Collaborative Research: US-German Research Proposal: optimization of human cortical stimulation

Long used for cortical mapping, electrical stimulation of human cortex is an emerging strategy for brain-computer interface and rehabilitation strategies. The mechanisms of how stimulation induces change in function are poorly understood but even less is known about surface (as opposed to intracortical) stimulation, even though the former is the clinically used modality.  Even the distribution of current within cortex is unknown.  As higher resolution arrays become possibilities in the clinical setting, it is increasingly important to understand whether current can be distributed to functionally relevant cortex, or even the limits of predicting where the current is distributed. Studies of non-invasive stimulation, such as transcranial magnetic stimulation, are leading to the development of methods, including finite element models, that make predictions about the distribution of current.

In this Collaborative, US-German project, we seek to apply these methods to the case of brain surface cortical stimulation. We will validate these models using surface and sub-surface arrays in an animal model, including novel geometric designs of the arrays. We will apply these methods to human data in patients with indwelling electrodes. Using novel patterns of stimulation (at low strengths), we will validate models of surface stimulation that seek to distribute current to specific cortical locations, such as the depths of sulci. These computational models will allow for accurate design and implementation of future cortical arrays.  Specifically: 1. Animal models of cortical stimulation will be developed to maximize stimulation of regions of interest. 2. These models will be validated across a variety of inter-electrode distances and geometries (based on the model results) in sheep studies. 3. Conventional human cortical stimulation will be modeled with varying spatial patterns of stimulation proposed and 4. These models will be validated with surface stimulation and recording in patients with implanted electrodes.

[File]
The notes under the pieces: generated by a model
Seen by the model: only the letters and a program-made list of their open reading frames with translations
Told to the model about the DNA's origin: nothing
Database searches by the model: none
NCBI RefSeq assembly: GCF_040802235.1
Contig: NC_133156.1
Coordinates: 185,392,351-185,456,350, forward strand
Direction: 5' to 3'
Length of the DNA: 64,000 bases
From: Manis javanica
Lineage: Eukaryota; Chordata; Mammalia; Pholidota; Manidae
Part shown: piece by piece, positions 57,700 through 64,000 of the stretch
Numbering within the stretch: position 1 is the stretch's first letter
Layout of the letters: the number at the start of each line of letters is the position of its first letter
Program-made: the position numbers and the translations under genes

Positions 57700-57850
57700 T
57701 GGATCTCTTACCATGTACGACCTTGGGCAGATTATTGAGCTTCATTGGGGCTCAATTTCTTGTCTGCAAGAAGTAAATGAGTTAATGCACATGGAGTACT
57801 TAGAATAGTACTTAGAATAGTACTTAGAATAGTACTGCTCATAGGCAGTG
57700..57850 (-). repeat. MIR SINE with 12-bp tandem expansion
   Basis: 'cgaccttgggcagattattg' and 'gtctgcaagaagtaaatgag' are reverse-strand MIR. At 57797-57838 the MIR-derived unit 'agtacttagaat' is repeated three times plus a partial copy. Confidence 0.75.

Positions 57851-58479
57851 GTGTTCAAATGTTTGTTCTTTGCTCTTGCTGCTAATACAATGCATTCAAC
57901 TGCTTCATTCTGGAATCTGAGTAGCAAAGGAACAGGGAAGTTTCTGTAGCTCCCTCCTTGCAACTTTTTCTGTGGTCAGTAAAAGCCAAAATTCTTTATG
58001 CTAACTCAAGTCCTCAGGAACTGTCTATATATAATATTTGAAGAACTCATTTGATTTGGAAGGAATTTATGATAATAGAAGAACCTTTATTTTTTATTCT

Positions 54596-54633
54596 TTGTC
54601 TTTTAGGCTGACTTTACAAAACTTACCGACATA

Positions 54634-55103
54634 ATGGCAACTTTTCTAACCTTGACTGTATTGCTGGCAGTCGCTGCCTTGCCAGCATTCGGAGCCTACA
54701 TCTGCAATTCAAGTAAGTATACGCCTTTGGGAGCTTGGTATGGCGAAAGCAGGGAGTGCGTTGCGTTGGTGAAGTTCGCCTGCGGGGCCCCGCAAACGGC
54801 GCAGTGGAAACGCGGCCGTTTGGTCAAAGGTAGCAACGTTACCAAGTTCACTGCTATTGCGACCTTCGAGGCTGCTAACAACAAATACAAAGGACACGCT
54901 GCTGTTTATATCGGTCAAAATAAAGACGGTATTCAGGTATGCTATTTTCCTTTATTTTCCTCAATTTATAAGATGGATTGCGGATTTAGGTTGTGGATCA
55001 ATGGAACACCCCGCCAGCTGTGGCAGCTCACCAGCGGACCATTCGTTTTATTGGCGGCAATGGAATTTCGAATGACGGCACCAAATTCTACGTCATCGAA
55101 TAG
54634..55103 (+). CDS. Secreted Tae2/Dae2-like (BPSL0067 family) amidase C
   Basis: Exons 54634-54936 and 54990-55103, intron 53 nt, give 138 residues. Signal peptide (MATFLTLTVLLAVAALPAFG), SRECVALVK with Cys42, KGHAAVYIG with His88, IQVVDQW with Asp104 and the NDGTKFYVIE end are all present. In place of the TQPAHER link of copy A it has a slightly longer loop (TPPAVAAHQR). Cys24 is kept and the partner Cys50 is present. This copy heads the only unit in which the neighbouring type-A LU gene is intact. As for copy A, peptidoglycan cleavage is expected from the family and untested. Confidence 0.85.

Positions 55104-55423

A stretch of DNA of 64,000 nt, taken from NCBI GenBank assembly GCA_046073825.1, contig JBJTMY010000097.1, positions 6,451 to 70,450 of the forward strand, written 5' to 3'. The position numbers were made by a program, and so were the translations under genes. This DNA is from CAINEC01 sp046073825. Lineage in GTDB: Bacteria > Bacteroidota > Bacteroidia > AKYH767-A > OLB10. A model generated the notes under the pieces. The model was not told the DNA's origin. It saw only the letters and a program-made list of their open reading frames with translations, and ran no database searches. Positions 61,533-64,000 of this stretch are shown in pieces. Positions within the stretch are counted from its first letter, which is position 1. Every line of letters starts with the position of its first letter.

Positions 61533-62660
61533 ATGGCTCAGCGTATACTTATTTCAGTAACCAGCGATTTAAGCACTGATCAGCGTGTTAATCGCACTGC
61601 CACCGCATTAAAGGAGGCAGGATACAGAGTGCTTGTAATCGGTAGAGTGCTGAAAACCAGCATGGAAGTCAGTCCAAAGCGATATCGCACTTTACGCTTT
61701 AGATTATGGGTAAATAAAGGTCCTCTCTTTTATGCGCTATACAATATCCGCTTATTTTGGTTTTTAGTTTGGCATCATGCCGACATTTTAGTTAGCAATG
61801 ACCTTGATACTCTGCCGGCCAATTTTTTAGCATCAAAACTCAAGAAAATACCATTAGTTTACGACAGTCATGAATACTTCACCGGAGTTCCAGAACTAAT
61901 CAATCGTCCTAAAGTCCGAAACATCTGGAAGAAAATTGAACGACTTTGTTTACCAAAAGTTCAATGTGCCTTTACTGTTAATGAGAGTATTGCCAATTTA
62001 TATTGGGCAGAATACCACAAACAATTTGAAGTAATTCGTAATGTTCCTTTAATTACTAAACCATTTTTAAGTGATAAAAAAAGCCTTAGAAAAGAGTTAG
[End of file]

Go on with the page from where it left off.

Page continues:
Intellectual Merit:

This will represent one of the first attempts to characterize the distribution of cortical stimulation in clinical situations, or animal models that mimic the clinical situation. The study of current distribution into deeper sulci, as the result of different spatial electrode parameters, and validation of these finite element models are all novel, particularly in the case of direct cortical stimulation.

Broader Impacts:

The development of tools to assess cortical stimulation will have immediate and substantial implications for stimulation uses such as mapping for neurosurgical procedures, emerging research using cortical stimulation for stroke rehabilitation, and closed-loop sensorimotor brain-computer interface. This will directly impact a large number of patients suffering from stroke, paralysis and other neurological disorders. The collaboration between the four groups will build on pre-existing relationships and strengthen interdisciplinary work in the field of cortical stimulation and allow for increased sharing of information into their respective fields (e.g., neurosurgical information into electrical engineering fields and vice versa). The collaboration with the University of Freiburg group will additionally build on pre-exisiting joint projects and leverage technical expertise in electrode development.  The education of undergraduate students, graduate students, and post-doctoral fellows will advance the field. Undergraduate work will target underrepresented groups and this work will also expose K-12 students to brain stimulation and brain mapping fields. 
 

Principal Investigator(s)
Research Lab